[iDC] A symposium vignette

Dave Chiu dave at d4v3.net
Thu Oct 19 20:32:22 EDT 2006

The Urban Center, immediately across the street from the back of St.  
Paul's Cathedral, is a beautiful old building with brown stone (does  
that make it a brown-stone?), its courtyard festively lit by white  
lights in the trees. Walking into the lobby, we were faced with two  
video cameras (that I could see) of unknown purpose, a registration  
table, and a lecture room set up like a fashion runway show: seats  
set in a horseshoe pattern. A mirror and several large posters cover  
the walls, and a projector stands ready in the center of the room,  
two large speakers (of the electronic kind) flanking the screen,  
podium in the far corner.

I'm here with several friends and know more people scattered  
throughout the audience, but the majority of people are strangers— 
friendly, though, from the sound of their conversations, which  
steadily increases as the room fills to about four-fifths of capacity.

An ill-timed cell phone ring-tone effectively spurs the audience into  
a wave of coat-checking and purse rustling as everyone turns their  
devices off.

Mark Shepard, however, asks everyone to turn them back to vibrate and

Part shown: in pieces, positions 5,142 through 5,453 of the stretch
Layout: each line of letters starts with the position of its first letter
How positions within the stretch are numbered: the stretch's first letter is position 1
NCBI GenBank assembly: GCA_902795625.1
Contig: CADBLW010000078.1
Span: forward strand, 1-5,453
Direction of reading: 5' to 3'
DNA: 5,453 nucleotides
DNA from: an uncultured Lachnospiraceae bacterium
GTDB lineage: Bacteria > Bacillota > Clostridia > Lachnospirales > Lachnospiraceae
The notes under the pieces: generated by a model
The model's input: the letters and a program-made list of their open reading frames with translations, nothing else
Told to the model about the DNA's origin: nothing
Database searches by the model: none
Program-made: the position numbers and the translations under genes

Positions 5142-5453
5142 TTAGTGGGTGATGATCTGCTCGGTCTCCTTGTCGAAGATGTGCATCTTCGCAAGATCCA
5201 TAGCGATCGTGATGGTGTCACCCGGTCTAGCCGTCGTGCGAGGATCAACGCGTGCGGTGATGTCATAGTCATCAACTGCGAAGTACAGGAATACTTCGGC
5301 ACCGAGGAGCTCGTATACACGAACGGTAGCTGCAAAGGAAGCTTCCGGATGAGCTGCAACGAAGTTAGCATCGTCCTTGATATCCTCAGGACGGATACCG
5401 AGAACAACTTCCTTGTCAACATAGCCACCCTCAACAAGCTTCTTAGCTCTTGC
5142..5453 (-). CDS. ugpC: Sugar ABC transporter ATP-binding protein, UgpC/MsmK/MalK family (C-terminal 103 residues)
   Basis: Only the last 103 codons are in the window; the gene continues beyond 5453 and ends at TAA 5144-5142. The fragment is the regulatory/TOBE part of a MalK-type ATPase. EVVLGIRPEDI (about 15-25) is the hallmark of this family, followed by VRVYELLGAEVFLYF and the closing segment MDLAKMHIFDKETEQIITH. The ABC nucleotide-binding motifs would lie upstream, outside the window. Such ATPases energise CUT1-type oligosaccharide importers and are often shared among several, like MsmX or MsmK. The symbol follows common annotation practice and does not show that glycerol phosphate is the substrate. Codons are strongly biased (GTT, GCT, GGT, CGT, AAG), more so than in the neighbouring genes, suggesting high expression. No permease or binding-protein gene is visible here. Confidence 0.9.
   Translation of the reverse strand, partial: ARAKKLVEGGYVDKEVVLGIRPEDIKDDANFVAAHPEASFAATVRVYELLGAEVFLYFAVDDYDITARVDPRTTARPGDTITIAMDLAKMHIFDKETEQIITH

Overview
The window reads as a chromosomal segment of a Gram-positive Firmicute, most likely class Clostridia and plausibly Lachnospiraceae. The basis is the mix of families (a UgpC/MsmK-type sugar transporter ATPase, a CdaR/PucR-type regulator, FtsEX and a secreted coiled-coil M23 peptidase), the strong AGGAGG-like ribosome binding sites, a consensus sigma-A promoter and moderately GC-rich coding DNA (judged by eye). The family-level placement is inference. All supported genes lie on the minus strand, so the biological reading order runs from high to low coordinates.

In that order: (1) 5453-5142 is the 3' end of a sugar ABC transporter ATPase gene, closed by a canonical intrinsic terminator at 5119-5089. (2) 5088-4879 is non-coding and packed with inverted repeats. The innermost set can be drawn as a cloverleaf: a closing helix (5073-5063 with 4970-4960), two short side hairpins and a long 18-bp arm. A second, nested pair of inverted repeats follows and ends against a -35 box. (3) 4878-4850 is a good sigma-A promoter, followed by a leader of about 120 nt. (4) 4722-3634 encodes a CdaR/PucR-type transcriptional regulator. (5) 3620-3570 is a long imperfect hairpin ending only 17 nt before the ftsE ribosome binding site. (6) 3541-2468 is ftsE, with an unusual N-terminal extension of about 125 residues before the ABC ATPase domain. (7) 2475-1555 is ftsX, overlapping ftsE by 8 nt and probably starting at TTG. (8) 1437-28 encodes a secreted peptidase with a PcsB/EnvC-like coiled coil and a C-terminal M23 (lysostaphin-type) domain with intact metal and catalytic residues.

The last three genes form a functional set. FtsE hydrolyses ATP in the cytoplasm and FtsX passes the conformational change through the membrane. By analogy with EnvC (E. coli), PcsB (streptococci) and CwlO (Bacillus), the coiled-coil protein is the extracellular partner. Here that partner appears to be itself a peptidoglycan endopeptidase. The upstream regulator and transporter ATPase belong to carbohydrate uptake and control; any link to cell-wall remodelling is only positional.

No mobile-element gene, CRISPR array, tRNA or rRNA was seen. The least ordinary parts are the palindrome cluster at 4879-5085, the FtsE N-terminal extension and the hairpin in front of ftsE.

send text messages to feedback at situatedtechnologies.net. As an  
introduction, Mark goes over some basic definitions (always a good  
move to define terms before launching into a day-long symposium!),  
segueing into observations on Micronesian island-navigation, a  
snippet of The Catalogue by Chris Oakley, and cell-phone activity at  
a Madonna conference in Rome. ;)

Standing in front of the podium, Omar Khan takes a more technical  
view, covering locational, ad hoc, multi-hop networks; idiosyncratic  
tools a la Nicholas Negroponte; and the concept of underspecification  
(the Fun Palace). I find myself taking notes on points which I'd like  
him to clarify later, and it seems that, without my noticing, a slow  
trickle of late-comers has practically filled the room.

Finally, Trebor Shultz talks about the few who shape the path of  
technology, some of the larger problems the world faces which  
currently fly below our everyday radar (AIDS, the global south), and  
technological voodoo. As his talk mirrors my interests rather well,  
Trebor has the gears turning in my head. I for one am curious to see  
how the global south intersects with decentralized participation as  
exemplified by Web 2.0 applications.

A round of applause closes the presentations and opens the floor to  
questions. After quite a few more questions and comments than I  
expected, we all move into the lobby for refreshments. Thus ends the  
formal segment of the evening.

Note: If anyone is taking pictures and posting them to Flickr, please  
use the situatedtechnologies tag. If you prefer to look at other  
people's photos, check out http://www.flickr.com/photos/ 


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